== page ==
The lynching attracted national attention and spurred President Harry S. Truman to create the President’s Committee on Civil Rights. During this time anti-lynching legislation was also introduced to Congress, but was not passed. The FBI conducted an investigation into the lynching in 1946 but was unable to garner sufficient evidence for the United States District Attorney to prosecute. The investigation lasted six months, and resulted in around 3,000 interviews and 100 subpoenas. However, there was little local support or cooperation in the investigation and no one confessed. The FBI was unable to uncover physical evidence in the case as well. A grand jury heard testimony in December 1946, but did not convict anyone of the crime. The case received further national interest when a witness, Clinton Adams, came forward in 1992 leading to an account in the Atlanta Journal Constitution and renewing interest in the case. In 2001 the case was reopened by the Georgia Bureau of Investigation and the FBI joined the reopened case in 2006. The case was closed again in 2015 by the FBI and 2018 by the GBI due to insufficient evidence.

    The article in 1992 renewed local interest in commemorating the Dorseys and Malcolms. The Moore’s Ford Memorial Committee was founded in 1997 to work towards commemoration and racial reconciliation. The group succeeded in erecting tombstones on the previously unmarked graves, conducting a military memorial service for George Dorsey in 1999, and working with the Georgia Historical Society to erect a historical marker at the site of the lynching in 1999 on the 53rd anniversary of the lynching. The organization comprised local residents, as well as honorary members including Representative John Lewis (D-GA 5th District) and former President Bill Clinton.

  • Preferred Citation

    Moore’s Ford Memorial Committee collection, MSS 061, Heritage Room, The Athens-Clarke County Library.

  • Related Materials

    “Moore’s Ford,” Vertical File, Heritage Room, Athens-Clarke County Library. Camp, Lynn Robinson. Walton County Georgia. Arcadia Publishing: 2003. Call No: GR 975.8 Walton CAMP. Pitch, Anthony. The Last Lynching: How a Gruesome Mass Murder Rocked a Small Georgia Town, Skyhorse Publishing: 2016. Call No: GR 364.134 PITCH / NONFIC 364.134 PITCH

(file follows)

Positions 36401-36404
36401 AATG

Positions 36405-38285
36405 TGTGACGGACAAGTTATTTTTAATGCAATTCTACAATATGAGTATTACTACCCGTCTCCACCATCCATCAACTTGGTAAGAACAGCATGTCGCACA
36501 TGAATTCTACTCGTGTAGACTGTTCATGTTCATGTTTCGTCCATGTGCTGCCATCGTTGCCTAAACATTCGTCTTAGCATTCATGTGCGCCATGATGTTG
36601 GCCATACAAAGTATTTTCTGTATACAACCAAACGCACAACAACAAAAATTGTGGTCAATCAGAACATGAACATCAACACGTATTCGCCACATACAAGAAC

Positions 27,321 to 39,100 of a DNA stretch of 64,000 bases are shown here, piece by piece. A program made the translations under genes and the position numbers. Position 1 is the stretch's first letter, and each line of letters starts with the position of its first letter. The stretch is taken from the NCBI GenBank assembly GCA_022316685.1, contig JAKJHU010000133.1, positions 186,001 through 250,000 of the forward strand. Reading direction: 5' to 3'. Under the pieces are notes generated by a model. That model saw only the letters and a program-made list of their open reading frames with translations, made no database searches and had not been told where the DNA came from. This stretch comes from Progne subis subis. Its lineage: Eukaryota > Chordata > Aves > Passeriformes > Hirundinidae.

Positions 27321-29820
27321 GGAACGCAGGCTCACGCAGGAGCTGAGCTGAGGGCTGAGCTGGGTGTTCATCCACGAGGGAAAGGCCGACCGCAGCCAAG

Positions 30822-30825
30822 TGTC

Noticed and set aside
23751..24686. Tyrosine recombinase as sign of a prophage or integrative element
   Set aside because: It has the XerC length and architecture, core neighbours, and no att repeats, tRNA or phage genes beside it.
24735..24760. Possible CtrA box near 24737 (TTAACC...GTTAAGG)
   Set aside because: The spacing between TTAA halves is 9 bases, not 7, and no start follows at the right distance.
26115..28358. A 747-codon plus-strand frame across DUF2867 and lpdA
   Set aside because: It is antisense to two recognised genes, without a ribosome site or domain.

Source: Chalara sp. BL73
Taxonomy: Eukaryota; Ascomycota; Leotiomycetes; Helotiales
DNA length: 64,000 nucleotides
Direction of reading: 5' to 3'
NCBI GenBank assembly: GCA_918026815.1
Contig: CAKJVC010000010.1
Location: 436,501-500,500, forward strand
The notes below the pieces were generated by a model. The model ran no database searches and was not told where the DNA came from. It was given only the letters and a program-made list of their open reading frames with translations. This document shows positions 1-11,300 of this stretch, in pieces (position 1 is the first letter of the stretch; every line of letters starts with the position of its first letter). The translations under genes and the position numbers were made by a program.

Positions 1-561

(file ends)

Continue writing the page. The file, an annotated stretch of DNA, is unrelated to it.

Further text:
• Scope and Contents

    The collection documents the institutional history of the Moore’s Ford Memorial Committee primarily from 1997-2003. This includes meeting minutes and agendas and information on public outreach programs and fundraisers conducted by the group in the Athens-Clarke areas. Further information included is news articles relating to the Moore’s Ford lynching and updates on the reopened case as documented by the Committee.

    The bulk of this collection are meeting minutes, agendas, and newsletters spanning from 1997 to 2003, mostly mailed to LaRamon and Phyllis Durham who were involved with the organization. These agendas and minutes detail the work of the committee in the surrounding area and provide short snippets of information on events attended by the committee which are primarily art exhibits, museum exhibits, and talks on the topics of African American history and racial reconciliation.

  • Separated Materials

    Duplicate articles not already present in the Vertical File were deaccessioned from this collection and accessioned into the Vertical File (Moore’s Ford). Duplicate copies were deaccessioned from this collection.

  • Bibliography

    Lohrs, Kathy. “FBI Re-examines 1946 Lynching Case,” NPR All Things Considered. NPR, July 25 2006. “Moore’s Ford Lynching,” Georgia Historical Society. June 16, 2014. Pitch, Anthony. The Last Lynching: How a Gruesome Mass Murder Rocked a Small Georgia Town, Skyhorse Publishing: 2016.

External Documents